June 27, 2005
CROUCHING TIGER, ENIGMATIC COLOSSUS:
Sonny Rollins: humble, classy, talented (ASHANTE INFANTRY, Jun. 19, 2005, Toronto Star)
[I]t's surprising to see the dedicated musician, a self-described "work in progress" who still practises two hours daily ("I'm trying to get to some unavailable place, I guess"), recently taken to task for his live performances by respected jazz critic Stanley Crouch in a recent issue of The New Yorker.
He writes: "Rollins works at extremes. He is either astounding or barely all right ... When he's on, which is seven or eight times out of ten, Rollins — known as `the saxophone colossus' — seems immense, summoning the entire history of jazz, capable of blowing a hole through the wall. On his off nights, though, he can seem no more than another guy with a saxophone and a band, creeping through a gig."
"It's hard for me to comment because I don't want to sound self-serving," responded Rollins, without a trace of enmity. "It's possible the type of music I'm trying to play is not always going to be where I would like it to be, but I think he may be being a little harsh.
"Stanley is a very conservative guy and he likes things from the '50s. I've had a long career and so he's got an opportunity to compare (newer material) to the things that he likes from the '50s and I think that's why he makes that kind of judgment.
"There's no doubt that I can sound better at times than others, because we're playing spontaneous music and that can happen. But I don't think it's quite as black and white as he said."
He was less diplomatic about Crouch's assertion that when he is faced with a young audience "he often resorts to banal calypso tunes."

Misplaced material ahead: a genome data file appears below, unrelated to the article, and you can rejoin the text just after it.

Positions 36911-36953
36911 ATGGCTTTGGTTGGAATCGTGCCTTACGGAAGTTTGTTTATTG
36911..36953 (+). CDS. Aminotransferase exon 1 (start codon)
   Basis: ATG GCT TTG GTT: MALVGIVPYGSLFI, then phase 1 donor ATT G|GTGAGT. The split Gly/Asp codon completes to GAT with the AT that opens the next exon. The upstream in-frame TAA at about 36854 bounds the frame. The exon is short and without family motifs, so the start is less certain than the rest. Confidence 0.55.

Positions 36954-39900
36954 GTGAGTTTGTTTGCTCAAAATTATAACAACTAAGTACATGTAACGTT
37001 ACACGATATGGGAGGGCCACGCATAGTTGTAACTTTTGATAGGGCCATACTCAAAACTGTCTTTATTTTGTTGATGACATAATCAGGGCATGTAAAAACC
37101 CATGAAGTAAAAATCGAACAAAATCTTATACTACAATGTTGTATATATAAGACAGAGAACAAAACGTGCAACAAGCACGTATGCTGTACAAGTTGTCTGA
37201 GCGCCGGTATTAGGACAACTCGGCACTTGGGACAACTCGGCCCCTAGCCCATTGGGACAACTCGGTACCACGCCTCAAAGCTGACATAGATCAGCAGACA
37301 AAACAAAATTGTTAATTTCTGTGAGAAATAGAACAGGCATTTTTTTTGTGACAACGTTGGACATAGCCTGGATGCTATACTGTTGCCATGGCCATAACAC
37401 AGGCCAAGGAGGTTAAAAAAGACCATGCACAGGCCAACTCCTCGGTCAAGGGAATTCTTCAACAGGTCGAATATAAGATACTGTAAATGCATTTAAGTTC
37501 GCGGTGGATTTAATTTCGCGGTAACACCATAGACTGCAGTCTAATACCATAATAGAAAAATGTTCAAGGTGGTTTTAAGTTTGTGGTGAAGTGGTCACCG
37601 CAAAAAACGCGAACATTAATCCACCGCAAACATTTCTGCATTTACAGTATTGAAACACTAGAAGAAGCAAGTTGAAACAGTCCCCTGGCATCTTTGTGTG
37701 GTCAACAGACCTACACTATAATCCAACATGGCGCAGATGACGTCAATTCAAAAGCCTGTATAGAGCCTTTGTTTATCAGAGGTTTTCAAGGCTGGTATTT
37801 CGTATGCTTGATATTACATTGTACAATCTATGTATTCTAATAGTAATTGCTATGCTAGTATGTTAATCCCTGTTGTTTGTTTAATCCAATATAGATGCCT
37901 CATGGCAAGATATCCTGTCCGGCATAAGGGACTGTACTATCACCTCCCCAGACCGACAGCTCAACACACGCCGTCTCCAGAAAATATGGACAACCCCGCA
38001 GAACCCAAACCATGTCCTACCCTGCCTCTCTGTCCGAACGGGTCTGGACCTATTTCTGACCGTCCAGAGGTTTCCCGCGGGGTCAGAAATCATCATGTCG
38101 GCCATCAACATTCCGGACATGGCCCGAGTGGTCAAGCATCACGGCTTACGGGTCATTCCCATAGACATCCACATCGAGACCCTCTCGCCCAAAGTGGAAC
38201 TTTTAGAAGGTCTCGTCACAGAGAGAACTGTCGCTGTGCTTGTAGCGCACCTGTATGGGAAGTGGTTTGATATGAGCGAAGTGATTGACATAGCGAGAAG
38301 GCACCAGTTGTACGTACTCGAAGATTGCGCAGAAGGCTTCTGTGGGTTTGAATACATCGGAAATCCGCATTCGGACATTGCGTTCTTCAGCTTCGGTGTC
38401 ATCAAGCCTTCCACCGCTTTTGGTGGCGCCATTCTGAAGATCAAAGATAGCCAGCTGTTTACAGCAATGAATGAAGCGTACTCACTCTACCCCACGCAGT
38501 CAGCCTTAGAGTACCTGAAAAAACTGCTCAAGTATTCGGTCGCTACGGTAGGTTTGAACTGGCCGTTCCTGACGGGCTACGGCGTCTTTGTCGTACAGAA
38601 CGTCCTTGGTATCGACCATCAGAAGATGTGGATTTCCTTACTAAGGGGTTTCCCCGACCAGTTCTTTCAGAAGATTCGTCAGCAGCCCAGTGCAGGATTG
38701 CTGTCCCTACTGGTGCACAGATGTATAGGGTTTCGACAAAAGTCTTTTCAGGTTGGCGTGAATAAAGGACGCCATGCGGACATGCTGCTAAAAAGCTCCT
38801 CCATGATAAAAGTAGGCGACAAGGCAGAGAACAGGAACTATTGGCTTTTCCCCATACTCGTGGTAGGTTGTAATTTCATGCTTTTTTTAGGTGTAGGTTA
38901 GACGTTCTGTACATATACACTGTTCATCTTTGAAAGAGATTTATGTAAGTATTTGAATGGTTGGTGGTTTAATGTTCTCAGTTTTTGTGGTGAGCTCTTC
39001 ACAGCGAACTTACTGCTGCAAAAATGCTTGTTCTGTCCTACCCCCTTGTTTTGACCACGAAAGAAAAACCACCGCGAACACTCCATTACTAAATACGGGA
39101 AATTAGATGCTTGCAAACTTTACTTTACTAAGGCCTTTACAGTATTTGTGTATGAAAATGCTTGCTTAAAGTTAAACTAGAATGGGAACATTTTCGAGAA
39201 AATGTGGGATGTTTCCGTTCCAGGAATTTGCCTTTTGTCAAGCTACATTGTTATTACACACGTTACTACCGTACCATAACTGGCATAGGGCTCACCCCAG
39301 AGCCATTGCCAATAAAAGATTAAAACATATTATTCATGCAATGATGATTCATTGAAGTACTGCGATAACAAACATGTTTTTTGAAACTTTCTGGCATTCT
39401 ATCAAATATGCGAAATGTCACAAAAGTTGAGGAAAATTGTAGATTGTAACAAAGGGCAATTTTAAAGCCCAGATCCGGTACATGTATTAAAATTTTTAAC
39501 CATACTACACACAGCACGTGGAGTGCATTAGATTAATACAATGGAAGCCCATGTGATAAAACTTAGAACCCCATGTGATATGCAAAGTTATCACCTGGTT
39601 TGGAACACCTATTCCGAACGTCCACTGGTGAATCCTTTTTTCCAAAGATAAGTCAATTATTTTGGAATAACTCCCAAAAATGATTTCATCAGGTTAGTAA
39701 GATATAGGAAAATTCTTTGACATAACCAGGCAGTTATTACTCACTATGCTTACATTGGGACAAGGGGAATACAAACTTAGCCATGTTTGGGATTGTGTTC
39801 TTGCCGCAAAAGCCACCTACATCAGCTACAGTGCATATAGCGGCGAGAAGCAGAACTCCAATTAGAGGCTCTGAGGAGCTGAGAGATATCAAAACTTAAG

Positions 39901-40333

"I completely reject that criticism and I think it was based on the fact that he denigrates that type of rhythm and I don't," said the Harlem-born Rollins, whose parents emigrated from the Virgin Islands.
"It's something that I enjoy playing and is a challenge to play, just as much as a lot of the music we play. It's not something I phone in."
The acclaimed improviser, whose collaborators have included Art Blakey, Thelonius Monk and the Rolling Stones, lists saxophonists Joshua Redman, Kenny Garrett and James Carter as favourites on the contemporary scene.
"I think the problem is that jazz itself isn't recognized, isn't promoted, so that these people have a chance to get their stuff heard by more people.
"Jazz has always been the stepchild and it has a lot to do with social issues. It's always been a black art form so therefore it's always been less promoted. I think it's a matter of social attitudes toward the music, which go back unfortunately to times in the past."
How then does he explain the phenomenal success of hip hop, which also began with blacks?
"While I think hip hop is valid music and very good, there are some elements in it which have been criticized — misogyny, elements which people can construe as demeaning to black people. I think that may be why hip hop has the tremendous popularity it has — it might be a way of maintaining a minstrely aspect around black culture."
It's those strong political views (echoed on recordings such as Global Warming), combined with his spiritual pursuits and a tendency to disappear, that cause many to view the yoga-practising, health-conscious country dweller as an enigma.
-Q&A: The Jazz Giant: This week in the magazine, Stanley Crouch writes about the jazz tenor saxophonist Sonny Rollins, who, at seventy-four, is in the sixth decade of his remarkable career. Here, Crouch discusses Rollins, jazz, and improvisation with Ben Greenman. (The New Yorker, 2005-05-09)